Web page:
Before proceeding with the proof of \eqref{Psirec1a}, let us introduce a couple of definitions which we will also make use of in the next section. Permutations enumerated by the $r$-Stirling number $\stirling{n}{k}_r$ are called $r$-permutations and we will refer to a cycle containing a member of $[r]$ within an $r$-permutation as \emph{special}, with all other cycles being \emph{non-special}. The same descriptors will also be used for the elements themselves of the sets $[r]$ and of $[r+1,n+r]$, respectively. Analogous terminology can be applied to the $r$-partitions enumerated by $\Stirling{n}{k}_r$. Assume that the smallest element is first in all cycles. To show \eqref{Psirec1a}, we argue that the right side counts the permutations enumerated by $\stirling{n-m}{\lambda}_m$ according to the smallest element $i+1$ of the first non-special cycle where $m \leq i \leq n-\lambda$. Note that there are $\frac{(i-1)!}{(m-1)!}$ choices regarding the placement of the elements of $[i]$ since the elements of $[m]$ belong to different cycles, with $i+1$ going in a new cycle by itself. At this point, we may regard each of the $i+1$ elements already inserted as special (each starting its own respective cycle) when placing the elements of $[i+2,n]$. Note that $\lambda-1$ additional non-special cycles must be created when these elements are placed since already one non-special cycle has been started. Thus, there are $\stirling{n-i-1}{\lambda-1}_{i+1}$ possibilities concerning the placement of the elements of $[i+2,n]$ and considering all $i$ completes the proof of \eqref{Psirec1a}. A similar proof applies to \eqref{Psirec2a}, where instead one considers the element $i+1$ starting the \emph{last} non-special cycle for some $i\in[m+\lambda-1,n-1]$. \end{proof}
\section{Generalization}
Given $r, s \geq 0$, let
\begin{equation}\label{genPhi}
\Phi_{m,n}^{(r,s)}(\lambda)=\sum_{k=m}^{n-\lambda}\stirling{n}{k+\lambda}_r\Stirling{k}{m}_s
\end{equation}
and
\begin{equation}\label{genPsi}
\Psi_{m,n}^{(r,s)}(\lambda)=\sum_{k=m}^{n-\lambda}\stirling{n}{k+\lambda}_r\Stirling{k}{m}_s(-1)^{n-k}.
\end{equation}
In this section, we find formulas for \eqref{genPhi} and \eqref{genPsi} which generalize those above corresponding to the case $r=s=0$. Let $x^{\overline{m}}=x(x+1)\cdots(x+m-1)$ for a positive integer $m$, with $x^{\overline{0}}=1$. We first consider $\Phi_{m,n}^{(r,s)}(\lambda)$.
\begin{theorem}\label{Phigenth}
We have
\begin{equation}\label{Phigenpos}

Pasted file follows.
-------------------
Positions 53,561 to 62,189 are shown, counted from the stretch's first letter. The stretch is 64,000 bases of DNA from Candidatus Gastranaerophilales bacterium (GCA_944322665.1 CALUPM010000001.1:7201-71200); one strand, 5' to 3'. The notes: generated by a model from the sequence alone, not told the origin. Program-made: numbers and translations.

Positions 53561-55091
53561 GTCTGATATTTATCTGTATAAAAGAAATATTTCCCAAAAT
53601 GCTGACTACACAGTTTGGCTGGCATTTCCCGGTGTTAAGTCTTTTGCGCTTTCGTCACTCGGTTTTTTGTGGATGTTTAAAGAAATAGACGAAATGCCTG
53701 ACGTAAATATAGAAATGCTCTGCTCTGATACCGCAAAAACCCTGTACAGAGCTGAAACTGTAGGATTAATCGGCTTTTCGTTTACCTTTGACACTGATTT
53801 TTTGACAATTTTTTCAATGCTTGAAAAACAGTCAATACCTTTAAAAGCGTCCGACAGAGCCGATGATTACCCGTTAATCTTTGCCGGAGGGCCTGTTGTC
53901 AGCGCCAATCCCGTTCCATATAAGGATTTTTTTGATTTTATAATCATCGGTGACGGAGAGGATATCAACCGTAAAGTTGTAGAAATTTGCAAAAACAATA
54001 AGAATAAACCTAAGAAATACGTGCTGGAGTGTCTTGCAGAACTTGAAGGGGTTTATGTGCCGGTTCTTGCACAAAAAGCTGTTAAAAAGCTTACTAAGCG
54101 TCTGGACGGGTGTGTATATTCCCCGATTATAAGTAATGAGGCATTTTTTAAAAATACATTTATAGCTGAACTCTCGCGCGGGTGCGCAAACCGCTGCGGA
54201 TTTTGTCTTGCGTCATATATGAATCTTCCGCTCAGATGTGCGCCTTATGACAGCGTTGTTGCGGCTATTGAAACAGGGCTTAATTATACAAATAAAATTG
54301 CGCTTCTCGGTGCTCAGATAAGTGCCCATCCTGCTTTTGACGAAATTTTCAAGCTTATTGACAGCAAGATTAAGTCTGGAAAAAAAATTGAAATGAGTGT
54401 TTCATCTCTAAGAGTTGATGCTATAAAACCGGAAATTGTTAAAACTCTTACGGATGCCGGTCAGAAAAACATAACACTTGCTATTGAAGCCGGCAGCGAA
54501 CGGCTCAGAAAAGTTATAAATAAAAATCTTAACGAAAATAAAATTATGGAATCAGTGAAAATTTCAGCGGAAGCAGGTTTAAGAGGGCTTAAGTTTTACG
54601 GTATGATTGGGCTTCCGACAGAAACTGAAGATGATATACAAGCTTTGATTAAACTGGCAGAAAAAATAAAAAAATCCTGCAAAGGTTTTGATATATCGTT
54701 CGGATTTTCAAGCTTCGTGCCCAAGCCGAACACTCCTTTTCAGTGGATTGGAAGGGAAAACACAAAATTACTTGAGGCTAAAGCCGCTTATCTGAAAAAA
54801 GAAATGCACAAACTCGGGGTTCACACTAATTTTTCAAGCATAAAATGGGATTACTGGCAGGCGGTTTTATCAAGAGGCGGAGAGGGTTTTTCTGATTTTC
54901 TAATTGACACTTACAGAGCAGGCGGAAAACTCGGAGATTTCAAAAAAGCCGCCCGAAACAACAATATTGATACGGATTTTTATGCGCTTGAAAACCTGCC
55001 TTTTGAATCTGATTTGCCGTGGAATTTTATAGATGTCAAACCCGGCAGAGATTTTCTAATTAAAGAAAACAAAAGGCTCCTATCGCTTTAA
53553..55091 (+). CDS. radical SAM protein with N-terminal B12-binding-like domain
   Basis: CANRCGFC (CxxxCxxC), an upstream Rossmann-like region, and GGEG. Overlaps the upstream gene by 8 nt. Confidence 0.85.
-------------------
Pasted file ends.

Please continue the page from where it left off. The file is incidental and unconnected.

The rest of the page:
\Phi_{m,n}^{(r,s)}(\lambda)=\sum_{\ell=m+\lambda}^n\sum_{j=m}^{\ell-\lambda}\frac{(\ell-1)!r^{\overline{n-\ell}}}{m!}\binom{n}{\ell}\binom{j+s-1}{m+s-1}\sigma_{\lambda-1}(j+1;\ell-1), \quad \lambda>0,
\end{equation}
and
\begin{equation}\label{Phigenneg}
\Phi_{m,n}^{(r,s)}(\lambda)=\sum_{\ell=0}^n\sum_{i=0}^{-\lambda}\sum_{j=0}^i\frac{(-1)^{\lambda+j}(\ell+j)!r^{\overline{n-\ell}}}{\ell^{\lambda+i}m!}\binom{n}{\ell}\binom{-\lambda}{i}\Stirling{i}{j}\binom{\ell+j+s-1}{m+s-1}, \quad \lambda<0.
\end{equation}
\end{theorem}
\begin{proof}
To show \eqref{Phigenpos}, we first generalize the sets $\mathcal{A}_k$ and $\mathcal{A}$ from the proof of \eqref{Phipos} above. Define $\mathcal{A}_k^{(r,s)}$ to be the extension of $\mathcal{A}_k$ obtained by replacing $[n]$ with $[n+r]$ and allowing some of the elements of $J=[r+1,n+r]$ to go in special cycles starting with elements of $[r]$ and then allowing some of the first $k$ non-special cycles to go in $s$ special blocks when forming a partition of cycles according the some $s$-partition enumerated by $\Stirling{k}{m}_s$. Let $\mathcal{A}^{(r,s)}=\cup_{k=m}^{n-\lambda}\mathcal{A}_k^{(r,s)}$, which extends the prior set $\mathcal{A}$. Note that $\Phi_{m,n}^{(r,s)}$ gives $|\mathcal{A}^{(r,s)}|$. To count the members of $\mathcal{A}^{(r,s)}$ in another way, first suppose $n-\ell$ elements of $J$ are to go in the special cycles. Then there are $\binom{n}{\ell}r^{\overline{n-\ell}}$ ways in which to choose and arrange these elements. Let $U=\{u_1<\cdots0$ such as
$$\sum_{k=m}^{n-\lambda}\stirling{n}{k+\lambda}\Stirling{k}{m}_r=\sum_{j=m}^{n-\lambda}\frac{(n-1)!}{m!}\binom{j+r-1}{m+r-1}\sigma_{\lambda-1}(j+1;n-1)$$
and
$$\sum_{k=m}^{n-\lambda}\stirling{n}{k+\lambda}_r\Stirling{k}{m}=\sum_{\ell=m+\lambda}^n\sum_{j=m}^{\ell-\lambda}\frac{(\ell-1)!r^{\overline{n-\ell}}}{m!}\binom{n}{\ell}\binom{j-1}{m-1}\sigma_{\lambda-1}(j+1;\ell-1).$$
Note that letting $r=0$ in either of these formulas recovers \eqref{Phipos}. Taking $\lambda=-1$ in \eqref{Phigenneg} yields